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Marine Biology

, Volume 156, Issue 12, pp 2613–2619 | Cite as

High natural fusion rates in a botryllid ascidian

  • Erica L. WestermanEmail author
  • Jennifer A. Dijkstra
  • Larry G. Harris
Original Paper

Abstract

Many benthic colonial invertebrates have the ability to fuse and form chimeras with compatible colonies. Botryllid ascidians are model organisms for the study of the evolution of and molecular basis for allorecognition, and fusion rates have been determined for different populations and species by random sampling and fusion testing between individuals. However, natural fusion rates over time have not been documented. Nine settlement panels were deployed in Salem Harbor, Massachusetts, USA and Botrylloides violaceus settlement, growth, and fusion monitored from July to mid-August 2007. Seventy-three percent of the recruits observed fused with at least one other colony, while 4% neither fused nor were overgrown. Multifused colonies were not observed to grow faster than single colonies when growth was calculated as increase in size beyond the summation of fused entities; however, they were significantly larger. These results suggest that larvae settle in clumps of compatible individuals, and that large subtidal colonies may be the result of high numbers of fusions between compatible colonies.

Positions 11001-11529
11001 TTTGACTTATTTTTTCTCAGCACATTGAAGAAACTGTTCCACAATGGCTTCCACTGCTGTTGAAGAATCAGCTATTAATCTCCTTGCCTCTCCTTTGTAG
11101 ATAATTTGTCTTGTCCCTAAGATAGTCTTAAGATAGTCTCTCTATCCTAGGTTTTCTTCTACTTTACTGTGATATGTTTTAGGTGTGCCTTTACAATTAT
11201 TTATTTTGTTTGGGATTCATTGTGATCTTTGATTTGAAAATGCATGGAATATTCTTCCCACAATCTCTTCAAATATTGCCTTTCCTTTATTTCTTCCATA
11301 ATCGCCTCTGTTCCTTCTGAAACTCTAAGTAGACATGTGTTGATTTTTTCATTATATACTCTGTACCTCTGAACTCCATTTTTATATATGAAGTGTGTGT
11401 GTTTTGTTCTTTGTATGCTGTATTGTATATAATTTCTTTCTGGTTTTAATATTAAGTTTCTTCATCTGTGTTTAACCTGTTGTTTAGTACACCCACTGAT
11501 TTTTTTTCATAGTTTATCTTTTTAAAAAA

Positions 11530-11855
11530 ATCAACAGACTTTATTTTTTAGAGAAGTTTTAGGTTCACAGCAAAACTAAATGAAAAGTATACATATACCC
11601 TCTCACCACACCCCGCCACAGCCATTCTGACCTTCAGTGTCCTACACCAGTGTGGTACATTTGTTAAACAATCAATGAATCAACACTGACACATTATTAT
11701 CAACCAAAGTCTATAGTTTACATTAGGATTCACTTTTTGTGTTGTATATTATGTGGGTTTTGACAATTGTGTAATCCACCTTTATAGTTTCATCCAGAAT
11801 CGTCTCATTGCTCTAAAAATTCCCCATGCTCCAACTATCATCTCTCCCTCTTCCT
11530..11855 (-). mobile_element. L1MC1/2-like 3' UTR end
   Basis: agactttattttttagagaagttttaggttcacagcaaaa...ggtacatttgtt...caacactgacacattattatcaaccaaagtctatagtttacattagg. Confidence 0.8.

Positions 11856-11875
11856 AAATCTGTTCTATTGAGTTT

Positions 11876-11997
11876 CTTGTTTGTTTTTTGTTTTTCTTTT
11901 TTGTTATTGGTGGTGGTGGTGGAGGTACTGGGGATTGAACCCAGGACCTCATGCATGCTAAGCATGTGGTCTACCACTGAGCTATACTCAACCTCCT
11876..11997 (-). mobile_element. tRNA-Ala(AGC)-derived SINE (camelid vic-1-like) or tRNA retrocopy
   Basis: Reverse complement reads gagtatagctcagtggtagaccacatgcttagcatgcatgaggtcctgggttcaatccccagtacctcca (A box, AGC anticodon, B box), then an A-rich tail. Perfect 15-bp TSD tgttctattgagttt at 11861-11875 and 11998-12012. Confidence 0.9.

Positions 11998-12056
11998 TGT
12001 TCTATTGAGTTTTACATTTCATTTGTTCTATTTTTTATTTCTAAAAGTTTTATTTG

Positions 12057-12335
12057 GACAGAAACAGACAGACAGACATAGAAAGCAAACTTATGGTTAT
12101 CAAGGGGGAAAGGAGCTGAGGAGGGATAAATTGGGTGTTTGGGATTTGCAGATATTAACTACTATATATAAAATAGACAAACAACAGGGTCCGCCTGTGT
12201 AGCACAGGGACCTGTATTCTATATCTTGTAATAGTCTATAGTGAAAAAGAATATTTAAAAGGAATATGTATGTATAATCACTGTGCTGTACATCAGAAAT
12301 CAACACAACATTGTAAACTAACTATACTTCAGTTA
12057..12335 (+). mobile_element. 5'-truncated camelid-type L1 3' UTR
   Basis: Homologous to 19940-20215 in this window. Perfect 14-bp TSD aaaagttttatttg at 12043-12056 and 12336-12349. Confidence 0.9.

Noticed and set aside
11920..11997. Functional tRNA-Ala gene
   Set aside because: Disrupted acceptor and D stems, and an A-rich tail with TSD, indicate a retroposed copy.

Keywords

Fusion Rate Average Growth Rate Natural Coloni High Fusion Rate Colonial Ascidian 

Notes

Acknowledgments

We would like to thank A. H. Powell and two anonymous reviewers for their comments on this manuscript. E. L. Westerman was funded by a National Estuarine Research Reserve Grant from the National Oceanographic and Atmospheric Administration’s Office of Ocean and Coastal Resource Management.

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Copyright information

© Springer-Verlag 2009

Authors and Affiliations

  • Erica L. Westerman
    • 1
    Email author
  • Jennifer A. Dijkstra
    • 2
  • Larry G. Harris
    • 3
  1. 1.Department of Ecology and Evolutionary BiologyYale UniversityNew HavenUSA
  2. 2.Wells National Estuarine Research ReserveWellsUSA
  3. 3.Department of ZoologyUniversity of New HampshireDurhamUSA

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